Threading Text From One Document to Another
Since PageMaker 1.0 in 1987, I’ve wanted to be able to link (or “thread” or whatever you want to call it) text between two or more separate documents. I’ve wanted it so badly that it’s one of the first things I’ve checked for the past 20-plus years every time I buy a new upgrade–whether PageMaker, QuarkXPress or InDesign.
So when I got InDesign CS4, I tried it again… nope, it still isn’t there? but wait a second? what if??
I was on a flight to Amsterdam to speak at a week-long publishing conference. Adobe had asked me to demonstrate the new features of InDesign CS4 for publishers. I was thinking about all the new features and trying to think of ways they could be useful for a newspaper or magazine. As I was thinking about the Conditional Text feature, a thought popped into my head: Would it be possible to use conditional text to link text from one document to another? For example, perhaps it would allow me to jump a story in a newspaper or magazine from page one to some other page — even one that was being laid out by a different paginator in a different document.
I pulled out my laptop and did a quick test – and it worked! Not only was the text “linked” between documents, but more importantly, I could edit the text in one document and have it update properly in the other. Here’s how:
1. Create two documents, one named Front Page and another named Page Ten (we’ll pretend you are creating a newspaper and you are going to jump a story from, well, the front page to page ten). Place a story somewhere on Front Page and make sure there is overset text, which you are going to jump to the next document.
2. Open the Conditional Text panel (choose Window> Type and Tables> Conditional Text).
3. In the Conditional Text panel, create two conditions: one named Front and another named Jump (or “this document” and “that document” or whatever you want to call them).
4. Select all the text you want to remain in this document with the Type tool, and then click on the Front condition in the panel.
5. Select all the text that is overset and choose the Jump condition. Note: It is easiest to use the Story Editor for this as you can see the copyfit line very clearly.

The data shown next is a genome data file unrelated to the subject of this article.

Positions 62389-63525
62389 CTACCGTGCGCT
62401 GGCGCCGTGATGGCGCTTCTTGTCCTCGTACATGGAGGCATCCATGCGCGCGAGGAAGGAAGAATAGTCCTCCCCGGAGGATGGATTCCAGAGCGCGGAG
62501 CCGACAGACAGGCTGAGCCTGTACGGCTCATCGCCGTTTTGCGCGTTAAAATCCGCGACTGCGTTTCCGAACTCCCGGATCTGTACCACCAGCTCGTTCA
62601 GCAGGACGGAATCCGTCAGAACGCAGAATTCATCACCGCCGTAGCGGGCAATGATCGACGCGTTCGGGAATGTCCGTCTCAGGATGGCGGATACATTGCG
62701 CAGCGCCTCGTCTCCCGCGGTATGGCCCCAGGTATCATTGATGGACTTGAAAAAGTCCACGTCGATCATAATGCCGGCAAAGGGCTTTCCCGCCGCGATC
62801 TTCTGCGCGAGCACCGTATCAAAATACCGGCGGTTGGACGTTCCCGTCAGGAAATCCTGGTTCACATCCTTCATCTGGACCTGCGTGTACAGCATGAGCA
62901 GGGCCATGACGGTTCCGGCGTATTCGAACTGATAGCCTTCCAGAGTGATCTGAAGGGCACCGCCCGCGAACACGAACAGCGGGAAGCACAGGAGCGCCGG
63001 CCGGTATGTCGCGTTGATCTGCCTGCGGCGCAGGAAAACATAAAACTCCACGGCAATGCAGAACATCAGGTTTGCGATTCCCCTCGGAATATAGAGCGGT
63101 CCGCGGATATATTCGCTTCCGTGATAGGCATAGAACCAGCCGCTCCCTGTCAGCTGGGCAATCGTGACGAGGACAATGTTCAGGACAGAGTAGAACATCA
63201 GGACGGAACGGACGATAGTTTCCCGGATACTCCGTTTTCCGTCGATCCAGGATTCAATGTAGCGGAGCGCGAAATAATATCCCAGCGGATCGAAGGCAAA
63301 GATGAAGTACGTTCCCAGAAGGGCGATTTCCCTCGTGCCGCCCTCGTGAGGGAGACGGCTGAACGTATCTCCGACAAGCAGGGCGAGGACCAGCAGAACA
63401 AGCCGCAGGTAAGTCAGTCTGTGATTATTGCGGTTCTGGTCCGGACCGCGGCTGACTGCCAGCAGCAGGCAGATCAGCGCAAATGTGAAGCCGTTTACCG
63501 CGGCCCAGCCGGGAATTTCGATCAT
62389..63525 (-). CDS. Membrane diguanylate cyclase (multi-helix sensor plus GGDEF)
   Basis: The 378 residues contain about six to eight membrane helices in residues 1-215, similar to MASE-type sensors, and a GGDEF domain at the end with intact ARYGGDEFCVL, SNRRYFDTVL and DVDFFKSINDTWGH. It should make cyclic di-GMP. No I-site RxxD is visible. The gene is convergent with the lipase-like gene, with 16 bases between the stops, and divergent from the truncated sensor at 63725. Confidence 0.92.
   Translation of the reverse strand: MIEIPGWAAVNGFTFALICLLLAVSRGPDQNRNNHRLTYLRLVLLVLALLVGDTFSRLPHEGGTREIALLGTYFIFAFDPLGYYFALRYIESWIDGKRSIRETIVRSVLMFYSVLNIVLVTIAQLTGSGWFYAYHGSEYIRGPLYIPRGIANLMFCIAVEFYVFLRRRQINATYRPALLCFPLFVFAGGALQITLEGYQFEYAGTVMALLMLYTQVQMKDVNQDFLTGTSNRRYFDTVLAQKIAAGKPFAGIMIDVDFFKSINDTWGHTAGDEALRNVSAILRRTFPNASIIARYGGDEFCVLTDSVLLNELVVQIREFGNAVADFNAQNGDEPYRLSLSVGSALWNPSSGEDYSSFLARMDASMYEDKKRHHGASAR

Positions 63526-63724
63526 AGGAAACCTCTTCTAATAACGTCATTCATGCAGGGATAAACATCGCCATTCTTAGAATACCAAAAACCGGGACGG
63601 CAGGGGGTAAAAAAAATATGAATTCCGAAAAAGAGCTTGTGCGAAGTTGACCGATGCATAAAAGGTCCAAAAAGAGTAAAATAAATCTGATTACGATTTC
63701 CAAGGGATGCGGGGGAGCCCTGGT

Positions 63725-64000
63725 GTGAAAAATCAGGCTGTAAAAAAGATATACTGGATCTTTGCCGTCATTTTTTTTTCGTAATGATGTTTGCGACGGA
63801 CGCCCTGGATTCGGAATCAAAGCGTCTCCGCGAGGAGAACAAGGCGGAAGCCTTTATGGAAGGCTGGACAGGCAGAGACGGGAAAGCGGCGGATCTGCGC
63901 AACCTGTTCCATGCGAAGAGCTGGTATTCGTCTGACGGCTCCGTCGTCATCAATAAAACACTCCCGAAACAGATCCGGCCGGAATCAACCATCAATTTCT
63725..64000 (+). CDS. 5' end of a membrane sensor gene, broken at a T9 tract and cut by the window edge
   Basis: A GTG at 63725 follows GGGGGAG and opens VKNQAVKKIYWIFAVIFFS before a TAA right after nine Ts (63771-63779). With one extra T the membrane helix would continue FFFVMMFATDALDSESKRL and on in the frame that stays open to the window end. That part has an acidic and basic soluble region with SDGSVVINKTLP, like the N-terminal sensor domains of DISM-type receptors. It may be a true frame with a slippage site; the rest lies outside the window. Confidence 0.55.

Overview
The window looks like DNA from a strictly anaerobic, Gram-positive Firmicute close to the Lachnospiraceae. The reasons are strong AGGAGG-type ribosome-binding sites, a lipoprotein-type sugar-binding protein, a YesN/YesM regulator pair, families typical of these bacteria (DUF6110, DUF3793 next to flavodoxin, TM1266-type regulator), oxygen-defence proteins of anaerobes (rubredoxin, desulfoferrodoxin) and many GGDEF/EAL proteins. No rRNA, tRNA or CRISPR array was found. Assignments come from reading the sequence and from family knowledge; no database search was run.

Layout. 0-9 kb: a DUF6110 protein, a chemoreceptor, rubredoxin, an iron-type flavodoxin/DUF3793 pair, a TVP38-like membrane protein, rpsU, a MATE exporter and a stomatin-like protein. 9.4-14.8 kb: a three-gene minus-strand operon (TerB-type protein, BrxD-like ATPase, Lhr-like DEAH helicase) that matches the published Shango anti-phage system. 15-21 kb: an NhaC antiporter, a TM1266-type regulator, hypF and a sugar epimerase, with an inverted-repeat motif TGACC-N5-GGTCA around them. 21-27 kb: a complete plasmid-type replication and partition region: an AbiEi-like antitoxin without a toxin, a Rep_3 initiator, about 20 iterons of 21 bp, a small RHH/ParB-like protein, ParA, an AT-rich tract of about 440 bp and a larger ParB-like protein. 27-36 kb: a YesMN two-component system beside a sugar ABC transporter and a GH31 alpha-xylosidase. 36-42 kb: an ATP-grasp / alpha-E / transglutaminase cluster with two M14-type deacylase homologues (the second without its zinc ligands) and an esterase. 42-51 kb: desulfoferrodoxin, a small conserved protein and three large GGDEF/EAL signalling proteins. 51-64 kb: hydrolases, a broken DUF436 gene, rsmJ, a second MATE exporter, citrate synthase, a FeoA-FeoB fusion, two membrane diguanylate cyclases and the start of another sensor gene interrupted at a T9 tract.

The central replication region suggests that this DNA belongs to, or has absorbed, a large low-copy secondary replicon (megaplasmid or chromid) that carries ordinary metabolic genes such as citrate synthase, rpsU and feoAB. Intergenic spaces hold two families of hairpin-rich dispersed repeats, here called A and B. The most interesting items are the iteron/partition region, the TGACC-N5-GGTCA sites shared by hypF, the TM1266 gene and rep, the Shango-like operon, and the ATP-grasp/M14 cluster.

6. Now hide the visibility of the Jump condition. You’ll see you have copy-fit (no overset text) for the text you want in this first document. If you are using Live Preflight, and you have Overset Text set as an error in the profile, you’ll notice that there is no longer an error. In short, the text fits because you have hidden the overset portion (the jump).
7. For this next part of the trick, you’ll need to venture into the InCopy menu; don’t worry you don’t need InCopy itself, and InDesign ships with all the required features. Okay, with the text frame selected with the Selection Tool, choose Edit > InCopy > Export > Selection. Export this story and give it a name like Lead Story (or name it using your newspaper’s naming conventions). Put it in a location where both you and the other paginator can get to it easily.
8. Open the second InDesign document, choose File > Place, and place this story on the page somewhere.
9. In the Conditional Text panel, turn off the visibility of the “Front” condition, and ensure that the “Jump” condition is visible.
That’s it! You have effectively linked the two documents. Now let’s put it into action: Go back to the first document and delete a paragragh. Since you are now using an InCopy workflow (sort of), InDesign will prompt you to check out the story first. Or, you can do this manually by choosing Edit> InCopy> Check Out. Either way, the icon on the text frame will become a pencil, showing you have it checked out.
After you delete the paragraph, you’ll notice that your story is now too short for the Front Page space. Turn on the visibility of the Jump condition so all the text is visible, select the text that you need to fill the frame, and assign the Front condition. Don’t forget to click the checkmark beside the Jump condition so it is not associated with that condition any longer.
Once again, turn off the visibility of the Jump condition and check in the story by choosing Edit > InCopy > Check In.
Now, go back to the second document. You’ll notice the link to the Lead Story has been modified. So you can Update it in the Links panel. After you update the link you’ll see that the text has changed to reflect the text reflow.
Magic – and a dream finally realized. What else have I got to look forward to in life? Perhaps direct Flash export from InDesign? Wait, I have that too.